State's attorney to review village's CDBG spending

1995-05-28T00:00:00Z State's attorney to review village's CDBG spendingRANDY RICHARDSON
May 28, 1995 12:00 am  • 

SAUK VILLAGE - A Cook County Board task force has turned over to the

state's attorney's office its probe of the village's handling of a program to

refurbish single-family homes.

But whether the state's attorney's office is looking into any possible

criminal misdeeds connected to the village's administration of its Community

Development Block Grant program is unclear.

Andrea Brands, spokeswoman for the Cook County Board of Commissioners, said

the state's attorney's office was brought in to assist the county in its own

investigation. "We sent it over to them, so that we would have a complete and

thorough review," she said.

Cook County is "working in conjunction with the state's attorney's office,"

she said. Although Cook County is still involved, the "primary investigation

lies" now with the state's attorney's office, she said.

Tim Touhy, a spokesman for the state's attorney's office, would not confirm

nor deny that his office was investigating the Sauk Village program.

Village Attorney Louis Vitullo acknowledged that the state's attorney's

office had been called in to assist the county, but contended that the review

has already been completed.

Brands, however, said the state's attorney's office is "still assisting us

with the review."

Vitullo further asserted that the state's attorney's office was "not doing

any investigation of any criminal impropriety, because there was no


In December, the county froze the release of block grant money to the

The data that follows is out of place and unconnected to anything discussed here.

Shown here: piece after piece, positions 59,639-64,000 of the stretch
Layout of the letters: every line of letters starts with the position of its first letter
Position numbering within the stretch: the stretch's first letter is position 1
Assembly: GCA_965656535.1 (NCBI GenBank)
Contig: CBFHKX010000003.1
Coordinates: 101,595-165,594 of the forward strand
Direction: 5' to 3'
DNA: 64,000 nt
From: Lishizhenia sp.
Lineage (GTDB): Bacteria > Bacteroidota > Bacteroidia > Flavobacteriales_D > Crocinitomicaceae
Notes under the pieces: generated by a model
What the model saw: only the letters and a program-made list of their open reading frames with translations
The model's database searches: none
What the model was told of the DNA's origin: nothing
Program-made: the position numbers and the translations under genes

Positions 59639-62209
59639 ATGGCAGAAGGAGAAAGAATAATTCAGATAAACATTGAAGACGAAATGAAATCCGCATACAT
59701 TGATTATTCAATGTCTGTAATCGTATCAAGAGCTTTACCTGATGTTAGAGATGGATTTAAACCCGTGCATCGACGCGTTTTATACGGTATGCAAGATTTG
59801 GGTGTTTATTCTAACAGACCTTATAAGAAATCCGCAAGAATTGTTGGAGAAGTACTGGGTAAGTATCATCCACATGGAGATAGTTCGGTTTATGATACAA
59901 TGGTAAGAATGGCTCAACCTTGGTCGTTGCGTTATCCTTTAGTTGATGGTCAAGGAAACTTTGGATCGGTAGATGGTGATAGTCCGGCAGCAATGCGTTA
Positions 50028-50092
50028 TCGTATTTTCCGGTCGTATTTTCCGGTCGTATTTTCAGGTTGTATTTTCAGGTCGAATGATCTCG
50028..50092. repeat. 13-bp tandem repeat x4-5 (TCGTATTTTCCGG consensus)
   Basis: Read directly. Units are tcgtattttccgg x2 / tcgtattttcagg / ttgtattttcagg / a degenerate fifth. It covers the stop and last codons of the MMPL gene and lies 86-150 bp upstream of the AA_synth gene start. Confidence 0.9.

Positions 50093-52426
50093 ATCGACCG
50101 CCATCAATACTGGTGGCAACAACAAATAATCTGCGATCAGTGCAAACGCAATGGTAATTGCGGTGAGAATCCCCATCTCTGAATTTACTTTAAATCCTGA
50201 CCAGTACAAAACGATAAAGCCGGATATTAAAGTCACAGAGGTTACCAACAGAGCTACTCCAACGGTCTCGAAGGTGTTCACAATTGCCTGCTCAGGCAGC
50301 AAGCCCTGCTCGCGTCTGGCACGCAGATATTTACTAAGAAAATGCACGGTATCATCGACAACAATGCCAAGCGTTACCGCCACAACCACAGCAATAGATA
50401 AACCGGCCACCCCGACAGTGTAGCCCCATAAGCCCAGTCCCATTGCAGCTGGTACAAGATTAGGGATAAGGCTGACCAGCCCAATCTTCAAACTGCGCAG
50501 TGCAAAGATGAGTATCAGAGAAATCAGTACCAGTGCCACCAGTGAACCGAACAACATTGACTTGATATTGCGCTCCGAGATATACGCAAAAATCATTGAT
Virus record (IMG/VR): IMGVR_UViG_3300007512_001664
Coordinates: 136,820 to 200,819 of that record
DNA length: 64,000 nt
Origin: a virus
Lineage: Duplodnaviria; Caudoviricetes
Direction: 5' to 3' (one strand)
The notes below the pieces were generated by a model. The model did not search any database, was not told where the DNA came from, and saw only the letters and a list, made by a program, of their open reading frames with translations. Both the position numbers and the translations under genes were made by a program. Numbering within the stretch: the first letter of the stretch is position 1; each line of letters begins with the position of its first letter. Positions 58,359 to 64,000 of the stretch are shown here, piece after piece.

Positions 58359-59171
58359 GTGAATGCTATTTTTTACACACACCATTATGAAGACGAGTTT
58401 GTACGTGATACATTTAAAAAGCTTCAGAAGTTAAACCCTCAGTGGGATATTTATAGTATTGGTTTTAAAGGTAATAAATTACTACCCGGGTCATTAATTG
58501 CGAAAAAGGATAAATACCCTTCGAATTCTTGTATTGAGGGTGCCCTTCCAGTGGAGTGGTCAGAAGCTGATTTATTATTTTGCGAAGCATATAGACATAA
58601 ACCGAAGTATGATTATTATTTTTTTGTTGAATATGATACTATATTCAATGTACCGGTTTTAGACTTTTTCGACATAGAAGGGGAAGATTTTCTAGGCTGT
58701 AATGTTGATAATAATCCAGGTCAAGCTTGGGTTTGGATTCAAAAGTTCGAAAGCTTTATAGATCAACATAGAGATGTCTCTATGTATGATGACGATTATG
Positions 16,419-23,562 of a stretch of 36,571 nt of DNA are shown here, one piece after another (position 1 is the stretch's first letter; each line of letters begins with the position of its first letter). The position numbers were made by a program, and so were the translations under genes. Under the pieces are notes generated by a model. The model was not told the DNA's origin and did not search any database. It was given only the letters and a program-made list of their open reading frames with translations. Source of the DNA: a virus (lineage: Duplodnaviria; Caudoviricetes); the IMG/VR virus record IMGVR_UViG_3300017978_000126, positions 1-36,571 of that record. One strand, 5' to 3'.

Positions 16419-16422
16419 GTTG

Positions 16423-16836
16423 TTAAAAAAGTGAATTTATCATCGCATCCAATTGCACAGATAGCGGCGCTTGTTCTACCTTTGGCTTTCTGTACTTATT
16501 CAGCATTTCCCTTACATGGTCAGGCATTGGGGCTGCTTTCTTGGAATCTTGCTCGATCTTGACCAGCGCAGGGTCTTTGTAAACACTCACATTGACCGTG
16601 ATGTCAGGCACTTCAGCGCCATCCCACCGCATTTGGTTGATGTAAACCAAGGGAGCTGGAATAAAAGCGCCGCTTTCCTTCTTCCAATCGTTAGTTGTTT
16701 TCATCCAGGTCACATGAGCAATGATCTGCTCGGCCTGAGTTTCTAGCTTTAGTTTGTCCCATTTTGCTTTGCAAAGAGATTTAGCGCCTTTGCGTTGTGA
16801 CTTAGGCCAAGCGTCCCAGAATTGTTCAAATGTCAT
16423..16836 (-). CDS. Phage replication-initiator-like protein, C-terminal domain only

village after determining that it lacked "the capacity to operate" the program.

The action put on hold about $197,000 in grant money awarded to the village

in 1993 for single-family home renovation work. The money is designed to help

homeowners make necessary repairs they otherwise would be unable to afford.

The county receives block grant funds from the U.S. Department of Housing

and Urban Development and distributes the money to communities for various

redevelopment and rehabilitation projects.

In suspending funds to Sauk Village, the county cited unnecessary delays on

projects, sloppy record-keeping by the village and numerous homeowners'

complaints of shoddy workmanship by contractors.

In addition, the village was ordered to return all grant money still in its

possession and to keep all files and documents relating to the program dating

back to 1991.

One affected homeowner said the county has put a lien on her home to try to

recoup a $58,000 loan she received through the block grant program. Pat O'Brien

contended that the county put the lien on her home because the contractor

selected by the village to work on her home was not bonded.

O'Brien said the county also has hired its own contractor to fix problems

with her house that the contractor hired by the village failed to repair.

"It's been a total nightmare," O'Brien said.

"I wish to God I'd never heard of the CDBG program," she added. "If you want

your life destroyed, just get entangled with (Sauk Village) and Cook County."

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